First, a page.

If you’ve been injured in a car accident, had a hard slip-and-fall, or are even worried about a degenerative illness, your doctor may want to utilize state-of-the-art imaging technology to help support their diagnosis. An MRI Scan is one type of diagnostic imaging technology that is commonly used among doctors because it creates highly detailed images of bones, joints, organs, and tissues in your body. Internal injuries can be complex and what may seem like ‘just a broken bone’ may actually involve damage to nearby muscles, tendons, nerves, and organs. Your doctor may recommend an MRI scan to get a more detailed look at how an injury or illness has impacted you.
How Does an MRI Scan Work?
An MRI scan involves a large magnet, radio waves, and advanced computer technologies to take a 3D look at your internal structures. This type of diagnostic imaging tool is non-invasive and does not expose you to any radiation. The MRI machine is like a large, donut-like tube structure. You will lie on a table that will slide into the MRI machine where the images are taken. MRI scans are unique because they require you to stay absolutely still, or else a small movement can blur and distort the images. The magnetic and radio waves take cross-sectional images of your internal structures, which allows your doctor to get a better look at the affected area from all angles.
What Does an MRI Scan Look For?
MRI scans are commonly used in a wide range of orthopedic cases, from spine problems to cartilage damage to torn ligaments or tendons. MRI scans can also be used to detect abnormal growths like cysts or tumors inside your body. MRI scans are typically done on a specific area of the body where the injury or illness has affected you. Because of the highly detailed nature of these scans, an MRI scan can take up to an hour to complete. MRIs can also be useful for tracking treatment progress or measuring the growth of an abnormal cyst or tumor over a period of time. Your doctor may also want to use an MRI scan to look more closely at an area that had previously been scanned using a two-dimensional diagnostic imaging tool.
Why Choose an MRI Instead of Other Diagnostic Tools?
The MRI scan is arguably the most accurate and detailed in capturing images of how the body has been affected by illness or injury. Whether you are struggling with a degenerative disease like rheumatoid arthritis or suffered an acute spinal injury, your doctor may select an MRI scan over other diagnostic imaging tools for a number of reasons.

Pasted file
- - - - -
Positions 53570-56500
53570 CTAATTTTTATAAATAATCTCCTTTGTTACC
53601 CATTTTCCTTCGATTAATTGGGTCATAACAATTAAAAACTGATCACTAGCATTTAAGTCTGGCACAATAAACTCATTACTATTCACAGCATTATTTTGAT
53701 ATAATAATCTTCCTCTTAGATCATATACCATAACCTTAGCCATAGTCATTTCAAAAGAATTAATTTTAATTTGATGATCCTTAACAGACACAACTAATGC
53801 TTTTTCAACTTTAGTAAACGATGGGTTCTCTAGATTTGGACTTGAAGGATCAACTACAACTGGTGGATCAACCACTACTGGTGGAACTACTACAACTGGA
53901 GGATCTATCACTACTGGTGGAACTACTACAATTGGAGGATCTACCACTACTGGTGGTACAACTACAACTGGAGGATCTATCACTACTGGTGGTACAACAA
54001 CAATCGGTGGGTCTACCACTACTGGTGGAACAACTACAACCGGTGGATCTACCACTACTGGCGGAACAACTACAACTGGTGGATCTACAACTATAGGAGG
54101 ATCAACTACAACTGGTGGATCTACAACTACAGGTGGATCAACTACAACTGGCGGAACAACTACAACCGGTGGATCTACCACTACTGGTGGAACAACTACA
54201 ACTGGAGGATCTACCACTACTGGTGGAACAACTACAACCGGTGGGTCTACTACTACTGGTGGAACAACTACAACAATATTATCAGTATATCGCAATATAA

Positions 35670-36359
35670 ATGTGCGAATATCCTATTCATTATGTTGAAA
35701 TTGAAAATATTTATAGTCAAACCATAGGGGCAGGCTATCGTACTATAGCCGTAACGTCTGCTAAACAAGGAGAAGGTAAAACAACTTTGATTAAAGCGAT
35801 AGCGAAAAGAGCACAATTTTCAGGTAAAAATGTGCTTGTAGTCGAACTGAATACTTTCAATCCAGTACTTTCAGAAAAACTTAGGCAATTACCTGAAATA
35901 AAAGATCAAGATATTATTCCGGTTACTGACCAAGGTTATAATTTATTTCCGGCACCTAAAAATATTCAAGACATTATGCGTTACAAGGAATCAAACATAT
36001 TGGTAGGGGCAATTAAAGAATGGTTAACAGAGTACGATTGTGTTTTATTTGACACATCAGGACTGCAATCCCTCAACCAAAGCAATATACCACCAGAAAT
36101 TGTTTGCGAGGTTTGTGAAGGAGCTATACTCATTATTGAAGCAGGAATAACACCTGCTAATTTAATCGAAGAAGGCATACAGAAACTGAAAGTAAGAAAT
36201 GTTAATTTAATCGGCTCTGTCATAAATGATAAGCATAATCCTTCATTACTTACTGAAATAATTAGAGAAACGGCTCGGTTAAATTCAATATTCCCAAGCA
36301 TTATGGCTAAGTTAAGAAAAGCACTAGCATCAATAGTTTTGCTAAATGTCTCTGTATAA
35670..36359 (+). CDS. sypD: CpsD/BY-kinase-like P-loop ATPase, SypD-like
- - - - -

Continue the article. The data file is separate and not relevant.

MRI or X-Ray?
X-rays are two-dimensional diagnostic imaging tools that are most beneficial for injuries that directly affect bones and joints. This type of imaging technology is often more accessible and produces the fastest results. X-rays take a few minutes to complete, as opposed to an MRI scan which can take up to an hour. However, X-rays can only detect areas with high levels of calcium in the body, which means your bones and teeth X-rays can help your doctor detect fractures, dislocations, misalignments, and joint issues. X-rays also utilize radiation, which is not harmful in small doses but should still be monitored. An MRI scan may be called for if an X-ray doesn’t provide a clear enough image of the affected area, or to detect more detailed damage that an X-ray can’t pick up, like a hairline fracture.
MRI or CT Scan?
CT scans also use radiation and are similar to an X-ray, though CT scans produce images in greater detail. CT scans are also fast like X-rays, and unlike X-rays, they can also show soft tissues like muscles, tendons, ligaments, and cartilage. A CT scan is typically more common in an emergency situation when greater detailed images are needed in a shorter amount of time. However, an MRI scan can provide more subtle, minute details of different types of tissues that a CT scan may not always show.
How Do I Prepare for an MRI Scan?
If your doctor recommends an MRI scan, there are a few things you should know in order to prepare yourself. While you likely won’t need to worry about restricted eating or drinking before the exam, you may want to mentally prepare yourself for the experience. MRI scans are typically loud and can make banging sounds as the magnet moves around inside the machine. You also cannot wear any metal or jewelry because of the use of high-powered magnets in the machine.
At AICA Orthopedics in Jonesboro, our doctors have access to MRI machines and other state-of-the-art diagnostic imaging tools in-house, so you can meet with your doctor and schedule your MRI scan all in one convenient location!